Exploring Effective Pressure Injury Prevention Practices in the Paediatric Intensive Care Setting: An Integrative Review

Liang, Heung Chu Judy
Shrestha-Ranjit, Jagamaya
Item type
Practice Project
Degree name
Master of Health Practice
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Auckland University of Technology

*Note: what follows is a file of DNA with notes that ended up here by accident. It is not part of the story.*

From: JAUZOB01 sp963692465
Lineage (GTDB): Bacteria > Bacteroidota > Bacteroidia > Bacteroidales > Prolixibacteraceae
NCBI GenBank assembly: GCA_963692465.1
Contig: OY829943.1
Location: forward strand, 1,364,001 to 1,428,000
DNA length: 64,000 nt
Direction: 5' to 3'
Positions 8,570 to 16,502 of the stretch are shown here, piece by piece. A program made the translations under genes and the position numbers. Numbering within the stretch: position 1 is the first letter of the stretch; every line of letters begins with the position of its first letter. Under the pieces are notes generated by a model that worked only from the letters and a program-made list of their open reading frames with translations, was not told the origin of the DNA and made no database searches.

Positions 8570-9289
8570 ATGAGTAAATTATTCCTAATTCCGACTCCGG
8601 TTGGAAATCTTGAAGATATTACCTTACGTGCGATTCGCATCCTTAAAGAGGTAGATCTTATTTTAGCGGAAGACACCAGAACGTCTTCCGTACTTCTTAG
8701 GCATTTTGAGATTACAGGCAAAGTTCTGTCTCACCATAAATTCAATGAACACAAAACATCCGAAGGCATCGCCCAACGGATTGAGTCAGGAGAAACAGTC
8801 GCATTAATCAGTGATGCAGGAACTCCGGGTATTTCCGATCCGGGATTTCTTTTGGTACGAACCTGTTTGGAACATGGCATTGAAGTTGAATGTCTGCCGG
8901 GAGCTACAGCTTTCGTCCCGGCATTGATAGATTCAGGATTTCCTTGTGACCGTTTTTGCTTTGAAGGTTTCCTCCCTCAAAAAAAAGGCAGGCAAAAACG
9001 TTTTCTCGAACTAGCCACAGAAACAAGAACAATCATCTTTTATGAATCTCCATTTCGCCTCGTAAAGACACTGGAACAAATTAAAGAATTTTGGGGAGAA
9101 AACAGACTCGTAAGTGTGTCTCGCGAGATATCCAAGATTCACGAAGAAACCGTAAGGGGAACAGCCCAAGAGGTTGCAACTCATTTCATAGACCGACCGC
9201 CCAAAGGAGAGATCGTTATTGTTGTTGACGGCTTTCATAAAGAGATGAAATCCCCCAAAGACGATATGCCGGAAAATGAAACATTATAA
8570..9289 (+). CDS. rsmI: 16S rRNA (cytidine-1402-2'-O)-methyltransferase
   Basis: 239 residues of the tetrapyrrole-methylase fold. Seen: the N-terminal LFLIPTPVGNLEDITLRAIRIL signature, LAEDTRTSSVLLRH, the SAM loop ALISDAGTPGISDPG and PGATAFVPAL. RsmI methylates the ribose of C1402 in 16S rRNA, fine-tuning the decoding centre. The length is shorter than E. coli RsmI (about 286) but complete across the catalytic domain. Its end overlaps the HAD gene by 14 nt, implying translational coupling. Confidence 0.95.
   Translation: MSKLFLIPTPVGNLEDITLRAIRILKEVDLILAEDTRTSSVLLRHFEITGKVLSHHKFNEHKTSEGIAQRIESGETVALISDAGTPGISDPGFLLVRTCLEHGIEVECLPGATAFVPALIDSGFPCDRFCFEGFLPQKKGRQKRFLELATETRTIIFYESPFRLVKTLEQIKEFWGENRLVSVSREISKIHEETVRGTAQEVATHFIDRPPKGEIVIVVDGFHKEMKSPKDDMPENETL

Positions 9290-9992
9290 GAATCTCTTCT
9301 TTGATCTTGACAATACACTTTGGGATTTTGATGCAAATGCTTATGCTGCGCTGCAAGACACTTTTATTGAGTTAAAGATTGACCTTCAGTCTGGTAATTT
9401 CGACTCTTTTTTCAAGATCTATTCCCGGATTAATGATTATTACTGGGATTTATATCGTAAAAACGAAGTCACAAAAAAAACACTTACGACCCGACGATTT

Pressure injuries are a common health issue affecting patients of all ages across different healthcare settings. Hospital-acquired pressure injuries are an indicator of the quality of healthcare in hospitals and can have physiological and psychological impacts for the individuals affected. Hospitalised children, especially those who are critically unwell, are of particular risk of developing pressure injuries. Pressure injuries have been associated with increased morbidity, mortality, length of stay, risk of infection and costs of treatment. This creates strain on the healthcare system, but more importantly for patients, this impacts their quality of life and delays their recovery journey. Consequently, this can have a significant negative impact psychologically on patients and their families/whānau. Prevention of pressure injuries has been a priority across healthcare settings to tackle the issues associated with pressure injuries. However, pressure injuries still remain a longstanding patient safety issue today and are costly to the healthcare system. Nurses play a vital role in the assessment, prevention and management of pressure injuries. This practice project aimed to explore effective pressure injury prevention practices in paediatric intensive care units (PICU). The integrative review method guided by Whittemore and Knafl’s five-stage framework, was used in this project. A total of fourteen studies (all quantitative) were included in this review. Each study was independently and critically appraised using the Mixed Methods Appraisal Tool. The findings of this integrative review highlighted that understanding the risk factors in a PICU patient and up-to-date knowledge about pressure injuries are foundational to prevention. Furthermore, risk assessment tools, education, care bundles and skin champions aid in the implementation of the current recommended prevention strategies. This integrative review provides an overview of the existing literature on the topic and paves the way to understanding what requires further attention and research in the future.

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